For lawyer and MasterChef winner Adam Liaw, life was never going to be ordinary. He speaks to Claire Chaffey.
To most Australians, Adam Liaw needs no introduction. Over the past few months, the Adelaide lawyer and budding chef has occupied the lounge rooms of millions of MasterChef fans, winning their respect with his creative and intelligent brand of cooking and gaining their affection with his determined humility.
After winning the competition last month, Liaw has swiftly joined the ranks of celebrity, becoming one of Australia's most anticipated soon-to-be food authors and restaurateurs. He is now a household name and familiar face, even for those who didn't watch the show.
Not bad for a mere lawyer. But don't be fooled: Liaw is no mere lawyer. For starters, he was perusing the LS100 text and grappling with torts law by the time he was 16-years-old, with a combined science and law degree under his belt by the time he was 20.
While most students his age were in the pub, Liaw was working 20-hour days as a lawyer at Finlaysons in Adelaide, stealing restful moments under his desk while assisting on the huge task of privatising South Australia's electricity entities.
And whilst Liaw was "taken rudely aback" by his virgin legal experience, he learned to love the law - which he says he "fell into" at the behest of a friend - and soon transferred to Kelly & Co to work in their intellectual property group.
But even though he was much younger than your average lawyer, Liaw felt his age was never an issue. "At the start of your career, a partner looks at anyone under 25 and thinks they're young. It doesn't matter if you're 12 or 24," he says.
"I thought I did a good job, and you let the work speak for itself when you're young."
After four years at Kelly & Co, Liaw started looking abroad, hoping to land a role in China so as to utilise his Chinese language skills (did we mention Liaw is multi-lingual too?).
Instead, a job at The Walt Disney Company in Tokyo arose and Liaw was quickly snapped up. "I started at Disney as a relatively junior in-house lawyer with only about five years PQE. It was really fun. The kind of transactions I got, and the depth I got to go into them, was great," he says.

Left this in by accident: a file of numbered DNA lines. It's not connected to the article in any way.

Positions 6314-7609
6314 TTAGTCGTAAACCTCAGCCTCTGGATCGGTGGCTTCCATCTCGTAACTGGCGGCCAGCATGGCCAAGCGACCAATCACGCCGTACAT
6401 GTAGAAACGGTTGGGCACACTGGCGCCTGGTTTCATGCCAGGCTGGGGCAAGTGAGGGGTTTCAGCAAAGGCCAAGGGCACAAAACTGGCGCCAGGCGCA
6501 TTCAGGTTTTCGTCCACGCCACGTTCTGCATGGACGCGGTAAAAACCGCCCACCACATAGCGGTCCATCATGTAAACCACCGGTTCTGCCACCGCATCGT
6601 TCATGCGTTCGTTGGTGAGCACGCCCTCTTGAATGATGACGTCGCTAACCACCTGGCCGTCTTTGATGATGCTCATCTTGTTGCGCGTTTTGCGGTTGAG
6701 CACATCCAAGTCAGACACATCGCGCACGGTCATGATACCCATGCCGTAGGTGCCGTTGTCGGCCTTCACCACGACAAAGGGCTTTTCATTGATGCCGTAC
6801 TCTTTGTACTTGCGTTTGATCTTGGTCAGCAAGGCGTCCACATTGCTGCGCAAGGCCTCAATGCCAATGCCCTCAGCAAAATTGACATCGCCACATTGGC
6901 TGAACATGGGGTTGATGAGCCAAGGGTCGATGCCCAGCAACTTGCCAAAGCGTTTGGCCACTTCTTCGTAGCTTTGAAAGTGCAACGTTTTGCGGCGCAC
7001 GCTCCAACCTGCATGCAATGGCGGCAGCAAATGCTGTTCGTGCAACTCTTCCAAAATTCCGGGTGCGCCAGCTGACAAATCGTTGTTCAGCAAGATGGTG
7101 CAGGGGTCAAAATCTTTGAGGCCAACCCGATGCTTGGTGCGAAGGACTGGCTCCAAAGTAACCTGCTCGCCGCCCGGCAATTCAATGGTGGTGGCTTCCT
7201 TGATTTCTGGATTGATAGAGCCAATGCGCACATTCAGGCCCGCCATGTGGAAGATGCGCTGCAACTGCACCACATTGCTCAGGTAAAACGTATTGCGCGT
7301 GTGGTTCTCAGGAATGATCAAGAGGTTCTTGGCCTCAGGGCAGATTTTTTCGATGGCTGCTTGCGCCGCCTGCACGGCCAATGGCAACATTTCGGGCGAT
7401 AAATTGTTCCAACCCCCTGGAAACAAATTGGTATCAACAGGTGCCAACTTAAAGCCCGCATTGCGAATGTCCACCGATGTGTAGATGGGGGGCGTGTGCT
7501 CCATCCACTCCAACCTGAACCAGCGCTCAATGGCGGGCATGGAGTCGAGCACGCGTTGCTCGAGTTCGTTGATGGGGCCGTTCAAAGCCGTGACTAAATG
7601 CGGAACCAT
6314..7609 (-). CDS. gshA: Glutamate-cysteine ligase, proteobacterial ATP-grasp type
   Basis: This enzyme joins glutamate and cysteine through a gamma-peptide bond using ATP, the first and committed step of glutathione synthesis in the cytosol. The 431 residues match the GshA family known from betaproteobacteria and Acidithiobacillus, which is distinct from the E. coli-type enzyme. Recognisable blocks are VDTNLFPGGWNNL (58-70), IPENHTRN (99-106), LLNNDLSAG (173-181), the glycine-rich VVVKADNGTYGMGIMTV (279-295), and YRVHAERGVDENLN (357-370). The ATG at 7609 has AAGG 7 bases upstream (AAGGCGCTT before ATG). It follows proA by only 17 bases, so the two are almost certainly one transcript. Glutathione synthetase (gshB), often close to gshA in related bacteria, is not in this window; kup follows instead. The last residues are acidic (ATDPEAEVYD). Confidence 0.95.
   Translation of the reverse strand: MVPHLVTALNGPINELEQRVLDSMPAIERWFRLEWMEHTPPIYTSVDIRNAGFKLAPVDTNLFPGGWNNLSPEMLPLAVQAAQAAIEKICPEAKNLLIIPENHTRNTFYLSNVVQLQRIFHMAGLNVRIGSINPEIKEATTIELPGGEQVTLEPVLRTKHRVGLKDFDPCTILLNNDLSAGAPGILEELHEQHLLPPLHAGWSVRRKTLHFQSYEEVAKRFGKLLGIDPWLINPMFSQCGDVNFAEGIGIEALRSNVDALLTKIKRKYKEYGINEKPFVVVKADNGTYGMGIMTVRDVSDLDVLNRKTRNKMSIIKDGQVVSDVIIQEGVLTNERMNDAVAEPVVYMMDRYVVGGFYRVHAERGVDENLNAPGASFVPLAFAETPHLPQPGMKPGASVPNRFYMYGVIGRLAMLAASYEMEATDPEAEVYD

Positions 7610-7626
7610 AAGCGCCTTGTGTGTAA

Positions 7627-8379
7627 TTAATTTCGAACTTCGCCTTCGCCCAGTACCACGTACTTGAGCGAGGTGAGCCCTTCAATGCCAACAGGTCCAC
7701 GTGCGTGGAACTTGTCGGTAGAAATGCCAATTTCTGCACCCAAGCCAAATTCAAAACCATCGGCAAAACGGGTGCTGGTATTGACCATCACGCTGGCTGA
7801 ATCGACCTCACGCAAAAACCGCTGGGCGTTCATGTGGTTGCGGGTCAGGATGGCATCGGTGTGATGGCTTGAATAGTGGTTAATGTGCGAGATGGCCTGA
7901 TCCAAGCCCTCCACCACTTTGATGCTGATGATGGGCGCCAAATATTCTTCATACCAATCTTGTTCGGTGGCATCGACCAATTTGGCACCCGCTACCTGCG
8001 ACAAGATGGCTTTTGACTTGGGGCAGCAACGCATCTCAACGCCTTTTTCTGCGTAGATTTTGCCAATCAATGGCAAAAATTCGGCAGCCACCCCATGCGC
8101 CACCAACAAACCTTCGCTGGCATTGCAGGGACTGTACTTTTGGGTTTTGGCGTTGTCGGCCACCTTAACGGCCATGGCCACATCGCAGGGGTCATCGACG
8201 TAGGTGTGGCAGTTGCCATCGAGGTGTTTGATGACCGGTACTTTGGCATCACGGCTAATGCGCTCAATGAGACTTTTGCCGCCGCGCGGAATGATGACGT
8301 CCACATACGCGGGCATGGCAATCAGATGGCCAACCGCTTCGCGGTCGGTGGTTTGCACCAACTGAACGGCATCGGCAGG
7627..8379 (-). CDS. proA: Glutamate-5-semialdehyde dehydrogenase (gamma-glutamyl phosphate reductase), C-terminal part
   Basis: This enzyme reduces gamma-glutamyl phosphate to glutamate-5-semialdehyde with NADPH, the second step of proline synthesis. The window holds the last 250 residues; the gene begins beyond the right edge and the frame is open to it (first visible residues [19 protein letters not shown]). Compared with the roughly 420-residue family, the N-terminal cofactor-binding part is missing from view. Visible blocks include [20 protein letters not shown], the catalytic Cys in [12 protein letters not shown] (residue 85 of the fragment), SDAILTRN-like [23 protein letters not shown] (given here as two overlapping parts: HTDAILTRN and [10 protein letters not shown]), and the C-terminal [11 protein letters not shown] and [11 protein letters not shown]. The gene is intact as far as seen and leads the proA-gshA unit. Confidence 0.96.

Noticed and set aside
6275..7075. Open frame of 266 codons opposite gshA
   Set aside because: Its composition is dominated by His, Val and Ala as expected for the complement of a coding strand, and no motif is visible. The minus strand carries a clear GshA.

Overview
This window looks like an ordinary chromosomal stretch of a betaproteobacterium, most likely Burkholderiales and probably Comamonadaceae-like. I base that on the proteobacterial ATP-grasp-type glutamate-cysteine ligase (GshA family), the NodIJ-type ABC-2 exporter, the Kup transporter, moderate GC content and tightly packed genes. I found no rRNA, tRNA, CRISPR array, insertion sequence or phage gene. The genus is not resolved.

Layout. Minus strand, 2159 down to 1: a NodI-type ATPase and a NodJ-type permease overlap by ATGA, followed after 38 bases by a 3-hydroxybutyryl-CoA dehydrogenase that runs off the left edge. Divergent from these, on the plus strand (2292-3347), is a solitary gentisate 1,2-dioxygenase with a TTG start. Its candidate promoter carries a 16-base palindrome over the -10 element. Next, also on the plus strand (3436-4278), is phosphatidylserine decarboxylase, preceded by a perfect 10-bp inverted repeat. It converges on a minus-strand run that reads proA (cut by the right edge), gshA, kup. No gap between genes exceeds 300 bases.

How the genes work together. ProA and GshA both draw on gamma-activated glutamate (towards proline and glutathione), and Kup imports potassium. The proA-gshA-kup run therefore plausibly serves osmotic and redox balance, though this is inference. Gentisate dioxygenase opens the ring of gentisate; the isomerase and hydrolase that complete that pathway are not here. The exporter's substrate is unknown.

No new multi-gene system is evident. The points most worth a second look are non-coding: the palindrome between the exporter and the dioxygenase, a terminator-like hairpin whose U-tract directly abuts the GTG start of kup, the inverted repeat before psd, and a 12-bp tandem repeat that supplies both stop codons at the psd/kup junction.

"I was often flying to China and I ran a deal where Disney bought their first company in mainland China, which was a huge milestone for both me and the company. Getting access to those dream deals ... was just fantastic."
By the time 31-year-old Liaw decided to leave Disney to pursue his dream on MasterChef, he was Head of Legal Asia in the company's Interactive Media Group. But despite reaching such lofty heights in his legal career, the chance to realise his dream of opening a restaurant - which was initially more a retirement plan - was too tempting to resist.
"There is no room in life for secret passions," he says.
"Even if you are not dropping everything and quitting your job, just talking about and making what you love come to life is so important."
This is perhaps good advice, considering the change Liaw has propagated in his own life.
"Your passions are very personal, and I think lawyers have a hard time showing their feelings at the best of times, but if you get it out there and start being honest with yourself and other people, that's how opportunities come about," he says.
And MasterChef fans rest assured: Liaw is certainly making the most of his newfound opportunities, putting his legal career on hold to focus on food.
"I definitely haven't ruled out going back to the law in the future, but at the moment there are all these new doors opening up for me and I think I owe it to myself to explore those," he says.
"I am in Australia for the next few months working on my book ... and I am looking at opening a restaurant fairly soon."
Liaw is also hopeful that his newly chaotic life might soon return to some sort of normality.
"I've got to be honest; I am finding my situation right now far more stressful and far busier than being a lawyer ever was. I didn't think it would be as hard as it is, but it is all positive, so I can't really complain too much," he says.
"You've got to be prepared to work really, really hard. But as soon as it gets to next Monday, and nobody remembers who I am, it might die down a bit." Sorry Adam, but we're not convinced.